The move comes “following reports of serious cases of blood clots among people vaccinated with AstraZeneca’s COVID-19 vaccine,” the Danish Health Authority said in a statement. But it cautiously added that “it has not been determined, at the time being, that there is a link between the vaccine and the blood clots.”
“We are pausing the AstraZeneca vaccination in Norway. We are waiting for more information to see if there is a link between the vaccine and this blood clot case,” said Geir Bukholm, the director of infection prevention and control at Norway’s National Institute of Health
Austria announced on Monday that it had suspended the use of a batch of AstraZeneca vaccines after a 49-year-old nurse died of “severe blood coagulation problems” days after receiving an anti-COVID shot.
Four other European countries – Estonia, Latvia, Lithuania and Luxembourg – have also suspended the use of vaccines from this batch, which was sent to 17 European countries and consisting of one million jabs. Denmark has however suspended the use of all of its AstraZeneca supply.
UK strain 64% deadlier
The coronavirus strain that first emerged in Britain and is now spreading internationally is 64 percent more deadly than pre-existing strains, according to a study published Wednesday that confirms earlier advice to the British government.
British authorities, who had already warned the variant was significantly more transmissible, in January said it was also believed to be up to 40 percent more deadly, based on a number of studies in the UK.
Simon Clarke, Associate Professor in Cellular Microbiology at the University of Reading, said the increased lethality added to its faster spread meant that “this version of the virus presents a substantial challenge to healthcare systems and policy makers.”
Pfizer 97% effective
Pfizer/BioNTech’s coronavirus vaccine offers more protection than earlier thought with effectiveness in preventing symptomatic disease reaching 97 percent, according to real-world evidence published Thursday by the pharmaceutical companies.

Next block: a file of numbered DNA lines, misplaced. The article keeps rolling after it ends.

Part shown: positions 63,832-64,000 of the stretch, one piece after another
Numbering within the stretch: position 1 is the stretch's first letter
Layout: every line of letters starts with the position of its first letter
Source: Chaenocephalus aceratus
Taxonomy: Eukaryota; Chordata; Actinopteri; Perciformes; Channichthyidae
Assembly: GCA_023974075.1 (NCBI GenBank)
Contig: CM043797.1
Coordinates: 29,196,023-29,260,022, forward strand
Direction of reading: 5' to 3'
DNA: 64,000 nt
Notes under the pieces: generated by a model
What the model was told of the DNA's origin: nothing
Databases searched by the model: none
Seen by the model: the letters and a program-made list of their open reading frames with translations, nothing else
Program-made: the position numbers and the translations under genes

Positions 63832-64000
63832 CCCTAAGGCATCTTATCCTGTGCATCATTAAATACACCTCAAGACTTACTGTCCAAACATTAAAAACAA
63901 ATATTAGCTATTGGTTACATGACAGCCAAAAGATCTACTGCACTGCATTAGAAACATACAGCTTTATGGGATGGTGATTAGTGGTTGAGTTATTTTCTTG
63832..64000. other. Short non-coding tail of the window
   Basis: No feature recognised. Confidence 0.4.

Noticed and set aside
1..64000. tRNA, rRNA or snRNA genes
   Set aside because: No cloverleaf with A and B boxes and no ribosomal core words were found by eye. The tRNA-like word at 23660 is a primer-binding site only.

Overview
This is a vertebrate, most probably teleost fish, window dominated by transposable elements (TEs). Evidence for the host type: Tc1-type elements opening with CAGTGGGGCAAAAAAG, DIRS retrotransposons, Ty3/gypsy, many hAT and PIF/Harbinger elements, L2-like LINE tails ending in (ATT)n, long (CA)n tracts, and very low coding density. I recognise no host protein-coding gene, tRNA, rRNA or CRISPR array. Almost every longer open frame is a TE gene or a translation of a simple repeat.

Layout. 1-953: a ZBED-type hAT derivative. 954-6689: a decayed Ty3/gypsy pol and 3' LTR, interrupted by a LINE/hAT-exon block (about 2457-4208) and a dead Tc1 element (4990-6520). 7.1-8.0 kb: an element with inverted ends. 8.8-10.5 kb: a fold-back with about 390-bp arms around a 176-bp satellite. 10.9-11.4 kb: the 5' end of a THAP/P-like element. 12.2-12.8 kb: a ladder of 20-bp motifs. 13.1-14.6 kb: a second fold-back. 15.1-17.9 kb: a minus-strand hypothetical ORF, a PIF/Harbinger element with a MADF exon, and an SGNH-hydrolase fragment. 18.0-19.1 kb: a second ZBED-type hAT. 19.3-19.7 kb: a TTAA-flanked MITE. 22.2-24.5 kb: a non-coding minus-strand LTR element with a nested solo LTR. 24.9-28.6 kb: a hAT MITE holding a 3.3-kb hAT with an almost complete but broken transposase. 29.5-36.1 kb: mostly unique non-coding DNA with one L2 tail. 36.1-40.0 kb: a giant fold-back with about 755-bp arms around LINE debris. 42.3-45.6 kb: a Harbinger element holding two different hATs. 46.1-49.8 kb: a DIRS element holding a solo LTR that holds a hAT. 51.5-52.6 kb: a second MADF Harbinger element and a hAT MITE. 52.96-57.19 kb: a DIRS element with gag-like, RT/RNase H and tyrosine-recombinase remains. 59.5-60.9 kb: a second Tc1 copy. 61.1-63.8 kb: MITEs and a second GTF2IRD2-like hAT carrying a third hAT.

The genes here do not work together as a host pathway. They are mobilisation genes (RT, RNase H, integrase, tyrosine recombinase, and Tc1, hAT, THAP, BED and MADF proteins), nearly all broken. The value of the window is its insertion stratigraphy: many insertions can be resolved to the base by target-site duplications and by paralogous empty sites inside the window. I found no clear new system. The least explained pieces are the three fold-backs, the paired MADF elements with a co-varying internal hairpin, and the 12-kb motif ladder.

Using data from January 17 to March 6 from Israel’s national vaccination campaign, Pfizer/BioNTech found that prevention against asymptomatic disease also reached 94 percent.
An earlier real-world study using data from between December 20, 2020 and February 1, 2021 had shown effectiveness at preventing symptomatic disease at 94 percent and asymptomatic illness at 92 percent.
“This comprehensive real-world evidence … can be of importance to countries around the world as they advance their own vaccination campaigns one year after the World Health Organization declared COVID-19 a pandemic,” the two pharmaceutical companies said in a statement.
COMMENT DISCLAIMER: Reader comments posted on this Web site are not in any way endorsed by Manila Standard. Comments are views by manilastandard.net readers who exercise their right to free expression and they do not necessarily represent or reflect the position or viewpoint of manilastandard.net. While reserving this publication’s right to delete comments that are deemed offensive, indecent or inconsistent with Manila Standard editorial standards, Manila Standard may not be held liable for any false information posted by readers in this comments section.